XXXIII, No. 2, Pp. 139-230
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Authors: Nikola N. Mihaljevic, Slobodan I. Jovanovic, Aleksandar D. Dlabac,
and Mohamed S. Badawi
Rectangular cuboid (rectangular parallelepiped), i. e., brick-shape sources are not really common in general gamma-spectrometry practice with semiconductor detectors, where axially symmetrical sources prevail. However, in some particular applications, like radioactivity control of food or construction materials (for monitoring and regulatory purposes, radiological emergency preparedness, or in the aftermath of nuclear accidents), brick shapes may come to significance. In order to simplify routine/repetitive low activity measurements, it is easier and more practical to measure the radioactivity of these sources as such, i. e., without transforming them into “regular” (cylindrical or Marinelli) shapes. This saves considerably on laboratory time, workforce and consumables – thus eventually cutting the cost of analysis and improving laboratory performance. In addition, the accuracy of the analytical results is enhanced, as the possibilities for systematic errors are reduced. To that aim, in the present work a mathematical model for brick-source efficiency calibration is developed. The well known, accurate and widely used efficiency transfer principle is applied, together with detector efficiency calculations based on the effective solid angle ? concept. For testing purposes, comparisons are made with previously developed and well established mathematical models for detector calibration involving axially symmetrical sources (point, disc, and cylinder). Namely, brick sources were regarded as a sort of interpolation between the outer and inner cylinder of the same height, for which efficiencies could be accurately determined by numerical calculations (software ANGLE). For the sake of completeness, the equivoluminous cylinders were taken into account as well. Brick shape sources of various sizes and proportions were examined; when approaching zero dimensions, results were obtained for point and disc sources. All calculations were performed in gamma energy range 50-3000 keV. The results are consistent and logical, with no discrepancies indicating bugs or systematic errors – thus convincingly confirming the fundamentality and reliability of the model. The model is about to be incorporated into ANGLE software as a new functionality, so as to make it available to gamma spectrometry community.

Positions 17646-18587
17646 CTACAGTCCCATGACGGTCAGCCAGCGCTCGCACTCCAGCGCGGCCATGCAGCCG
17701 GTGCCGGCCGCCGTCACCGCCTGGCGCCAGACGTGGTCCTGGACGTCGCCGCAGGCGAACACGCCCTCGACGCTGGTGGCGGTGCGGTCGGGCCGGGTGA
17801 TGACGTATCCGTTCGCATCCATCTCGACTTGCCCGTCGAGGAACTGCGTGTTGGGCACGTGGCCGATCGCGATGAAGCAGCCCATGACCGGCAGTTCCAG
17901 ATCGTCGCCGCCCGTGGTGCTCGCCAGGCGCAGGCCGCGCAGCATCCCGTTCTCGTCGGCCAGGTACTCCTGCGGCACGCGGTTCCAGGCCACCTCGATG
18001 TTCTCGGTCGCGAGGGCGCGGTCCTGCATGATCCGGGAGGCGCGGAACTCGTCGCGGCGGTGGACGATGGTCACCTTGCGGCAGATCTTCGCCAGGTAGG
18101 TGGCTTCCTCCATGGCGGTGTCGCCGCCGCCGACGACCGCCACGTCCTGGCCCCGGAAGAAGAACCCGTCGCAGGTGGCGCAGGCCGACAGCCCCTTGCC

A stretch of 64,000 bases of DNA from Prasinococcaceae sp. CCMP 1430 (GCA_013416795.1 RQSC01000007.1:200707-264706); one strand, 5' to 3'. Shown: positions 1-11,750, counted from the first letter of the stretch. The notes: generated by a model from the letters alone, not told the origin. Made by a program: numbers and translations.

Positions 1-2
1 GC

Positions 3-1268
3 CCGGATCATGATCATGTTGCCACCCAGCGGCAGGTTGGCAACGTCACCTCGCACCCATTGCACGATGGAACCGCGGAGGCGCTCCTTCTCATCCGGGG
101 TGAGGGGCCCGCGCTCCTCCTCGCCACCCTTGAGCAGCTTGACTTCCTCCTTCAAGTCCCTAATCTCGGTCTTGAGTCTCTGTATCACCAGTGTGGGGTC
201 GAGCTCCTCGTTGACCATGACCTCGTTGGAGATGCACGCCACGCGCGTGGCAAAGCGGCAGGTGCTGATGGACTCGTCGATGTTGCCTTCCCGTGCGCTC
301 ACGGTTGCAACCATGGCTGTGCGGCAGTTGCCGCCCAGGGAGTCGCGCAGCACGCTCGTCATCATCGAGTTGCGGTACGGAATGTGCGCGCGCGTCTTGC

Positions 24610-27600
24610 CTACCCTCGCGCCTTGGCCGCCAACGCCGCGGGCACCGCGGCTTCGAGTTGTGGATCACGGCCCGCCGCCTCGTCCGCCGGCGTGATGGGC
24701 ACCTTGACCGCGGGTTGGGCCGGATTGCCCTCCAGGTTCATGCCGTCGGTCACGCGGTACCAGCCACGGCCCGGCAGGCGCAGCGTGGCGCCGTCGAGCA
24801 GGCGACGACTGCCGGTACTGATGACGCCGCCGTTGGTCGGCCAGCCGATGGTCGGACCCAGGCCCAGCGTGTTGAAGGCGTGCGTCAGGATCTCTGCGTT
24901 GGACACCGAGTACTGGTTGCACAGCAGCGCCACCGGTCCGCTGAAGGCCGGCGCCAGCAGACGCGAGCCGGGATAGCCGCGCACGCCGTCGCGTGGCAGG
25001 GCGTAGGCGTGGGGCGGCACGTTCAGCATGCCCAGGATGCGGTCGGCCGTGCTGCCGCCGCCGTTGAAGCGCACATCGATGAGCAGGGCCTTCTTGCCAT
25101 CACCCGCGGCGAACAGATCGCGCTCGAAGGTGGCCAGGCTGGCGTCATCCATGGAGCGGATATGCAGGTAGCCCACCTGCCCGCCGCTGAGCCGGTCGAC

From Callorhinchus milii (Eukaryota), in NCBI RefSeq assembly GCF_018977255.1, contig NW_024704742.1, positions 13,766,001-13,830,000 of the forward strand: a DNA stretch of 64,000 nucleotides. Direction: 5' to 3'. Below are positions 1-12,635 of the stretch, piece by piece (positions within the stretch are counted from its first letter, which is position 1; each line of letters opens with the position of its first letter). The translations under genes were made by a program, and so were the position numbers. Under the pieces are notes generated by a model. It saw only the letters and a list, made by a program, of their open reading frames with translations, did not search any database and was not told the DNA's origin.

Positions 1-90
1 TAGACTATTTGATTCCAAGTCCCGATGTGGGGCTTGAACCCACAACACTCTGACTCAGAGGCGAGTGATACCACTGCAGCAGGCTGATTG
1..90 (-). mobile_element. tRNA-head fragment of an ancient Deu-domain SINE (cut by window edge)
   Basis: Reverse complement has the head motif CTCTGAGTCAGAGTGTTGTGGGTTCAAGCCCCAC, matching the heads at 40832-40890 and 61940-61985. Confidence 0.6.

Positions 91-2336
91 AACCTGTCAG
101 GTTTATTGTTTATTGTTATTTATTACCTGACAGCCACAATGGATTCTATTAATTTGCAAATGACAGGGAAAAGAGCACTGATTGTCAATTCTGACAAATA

gamma spectrometry, detection efficiency, detector calibration, rectangular cuboid source, mathematical model, numerical testing, applicability
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